Rouble trouble for the auto industry in 2015
2014 has been a rollercoaster year for Russia, a year that is set to end more differently than anyone might have expected 12 months ago.
The feeling of goodwill in the days that followed the Sochi Winter Olympic Games is but a distant memory, overshadowed by Russia’s defiant stance on the Ukraine crisis, the country’s resultant international isolation and its recent admission that it faces recession in 2015.
As we write, the rouble’s freefall (down 50% in 2014) has been temporarily slowed following the government’s decision to start selling foreign exchange. Too little, too late, is the general consensus. This action may help to halt the rouble plunging against the dollar, but it will do little to halt plunging oil prices – the country depends on US$100 a barrel for oil which is currently trading at around US$60 – rising interest rates and the effects of sanctions.
“One OEM senior vice president told Automotive World that the volatility in the Russian market is such that a swing (read: decline) of 500,000 units in a year is of much less concern than it would be in an established market like Germany”
However, Russia’s highly volatile and rapidly worsening situation has given an interesting short-term boost to certain industries, including automotive and consumer electronics. Aware that their roubles may rapidly lose value, people are spending their cash and boosting retail sales ahead of anticipated major price increases.
There are some planned automotive investments going ahead – Toyota recently invested in its Russian factory, and Ford has begun production of the EcoSport at its JV with Sollers. These investments may surprise, but one school of thought suggests playing the long game. One OEM senior vice president told Automotive World that the volatility in the Russian market is such that a swing (read: decline) of 500,000 units in a year is of much less concern than it would be in an established market like Germany; the OEM SVP was confident that Russia would bounce back, and continue on its path to Europe’s number one car market.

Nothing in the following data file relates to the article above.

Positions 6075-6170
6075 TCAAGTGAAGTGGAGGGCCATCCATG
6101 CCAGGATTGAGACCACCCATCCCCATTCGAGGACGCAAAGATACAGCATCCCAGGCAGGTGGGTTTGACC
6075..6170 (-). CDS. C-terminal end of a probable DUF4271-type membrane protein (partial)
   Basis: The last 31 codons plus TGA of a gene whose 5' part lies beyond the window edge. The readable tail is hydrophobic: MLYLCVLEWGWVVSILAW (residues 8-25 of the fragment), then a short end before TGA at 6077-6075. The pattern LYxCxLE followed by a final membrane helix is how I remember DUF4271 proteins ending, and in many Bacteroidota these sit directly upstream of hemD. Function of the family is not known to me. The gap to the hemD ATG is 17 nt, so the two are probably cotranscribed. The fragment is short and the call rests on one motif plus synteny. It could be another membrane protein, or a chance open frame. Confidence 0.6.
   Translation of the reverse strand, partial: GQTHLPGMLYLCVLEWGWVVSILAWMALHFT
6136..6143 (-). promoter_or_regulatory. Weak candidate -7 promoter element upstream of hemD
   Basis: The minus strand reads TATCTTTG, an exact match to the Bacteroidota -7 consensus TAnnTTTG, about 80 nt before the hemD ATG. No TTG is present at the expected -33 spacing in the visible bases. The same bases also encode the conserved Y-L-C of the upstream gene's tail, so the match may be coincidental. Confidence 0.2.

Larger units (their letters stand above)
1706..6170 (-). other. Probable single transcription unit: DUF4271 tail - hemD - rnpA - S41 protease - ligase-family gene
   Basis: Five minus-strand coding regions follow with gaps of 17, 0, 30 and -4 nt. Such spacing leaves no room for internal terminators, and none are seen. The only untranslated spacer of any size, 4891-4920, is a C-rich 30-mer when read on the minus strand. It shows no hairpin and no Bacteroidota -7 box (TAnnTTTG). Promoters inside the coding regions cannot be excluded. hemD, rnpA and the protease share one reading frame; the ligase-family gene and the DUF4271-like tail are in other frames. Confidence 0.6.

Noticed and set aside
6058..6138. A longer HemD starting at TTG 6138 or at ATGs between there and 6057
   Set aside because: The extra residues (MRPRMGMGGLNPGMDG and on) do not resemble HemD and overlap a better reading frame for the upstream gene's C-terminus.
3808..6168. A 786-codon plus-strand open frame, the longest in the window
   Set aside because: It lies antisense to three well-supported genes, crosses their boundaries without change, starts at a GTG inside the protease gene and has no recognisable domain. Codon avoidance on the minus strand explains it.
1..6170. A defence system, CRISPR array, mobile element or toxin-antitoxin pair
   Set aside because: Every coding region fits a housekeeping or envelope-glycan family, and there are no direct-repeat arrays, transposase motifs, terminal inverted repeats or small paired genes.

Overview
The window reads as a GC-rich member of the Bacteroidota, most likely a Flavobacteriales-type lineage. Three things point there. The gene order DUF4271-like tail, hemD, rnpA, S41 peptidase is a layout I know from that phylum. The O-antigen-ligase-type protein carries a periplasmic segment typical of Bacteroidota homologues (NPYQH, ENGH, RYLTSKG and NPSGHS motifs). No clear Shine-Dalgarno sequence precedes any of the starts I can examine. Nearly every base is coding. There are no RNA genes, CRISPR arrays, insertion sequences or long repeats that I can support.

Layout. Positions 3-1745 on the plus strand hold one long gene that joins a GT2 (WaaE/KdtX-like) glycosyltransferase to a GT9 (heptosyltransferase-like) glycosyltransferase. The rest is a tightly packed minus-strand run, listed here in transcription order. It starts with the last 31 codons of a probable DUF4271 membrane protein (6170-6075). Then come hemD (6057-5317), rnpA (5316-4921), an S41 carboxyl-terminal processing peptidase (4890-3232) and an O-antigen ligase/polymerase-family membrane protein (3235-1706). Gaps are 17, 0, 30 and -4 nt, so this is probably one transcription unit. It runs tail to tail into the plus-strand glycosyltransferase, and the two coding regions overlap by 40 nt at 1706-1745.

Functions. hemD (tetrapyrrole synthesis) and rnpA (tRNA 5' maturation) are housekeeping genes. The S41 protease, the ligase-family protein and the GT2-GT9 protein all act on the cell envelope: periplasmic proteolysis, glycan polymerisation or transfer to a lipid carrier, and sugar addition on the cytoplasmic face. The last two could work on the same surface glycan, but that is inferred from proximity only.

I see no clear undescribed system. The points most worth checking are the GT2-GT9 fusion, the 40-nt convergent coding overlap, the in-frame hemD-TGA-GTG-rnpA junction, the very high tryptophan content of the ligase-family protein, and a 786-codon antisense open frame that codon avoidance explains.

There’s another school of thought, however, that says that months before the Olympic flame even reached Sochi, it was already clear that Russia was showing much less growth potential than it had over the rest of the last decade. In the years after 2008, the pace of market growth and development, and the fact that the country appeared to have ridden the financial crisis that damaged so many other economies, made Russia a must-have on many OEMs’ target market lists. Now, with slow and patchy recovery in mainstream Europe, Russia’s current crisis looks set to have a significant negative impact on the automotive industry in 2015.
“Months before the Olympic flame even reached Sochi, it was already clear that Russia was showing much less growth potential than it had over the rest of the last decade”
The experience of 2014 has shown how quickly strong consumer confidence can be shattered. Asian OEMs which had bet on Russian growth are suffering; major global OEMs announced several production cuts in recent months, and that was ahead of the latest, most difficult of market conditions.
Across the 12 months of 2015, it’s hard to see anything other than a major economic decline that will make a major dent in the Russian car market’s long-anticipated rise to the top – a dent that could take years to repair.
Source: Martin Kahl _ http://www.automotiveworld.com/analysis/comment-rouble-trouble-auto-industry-2015/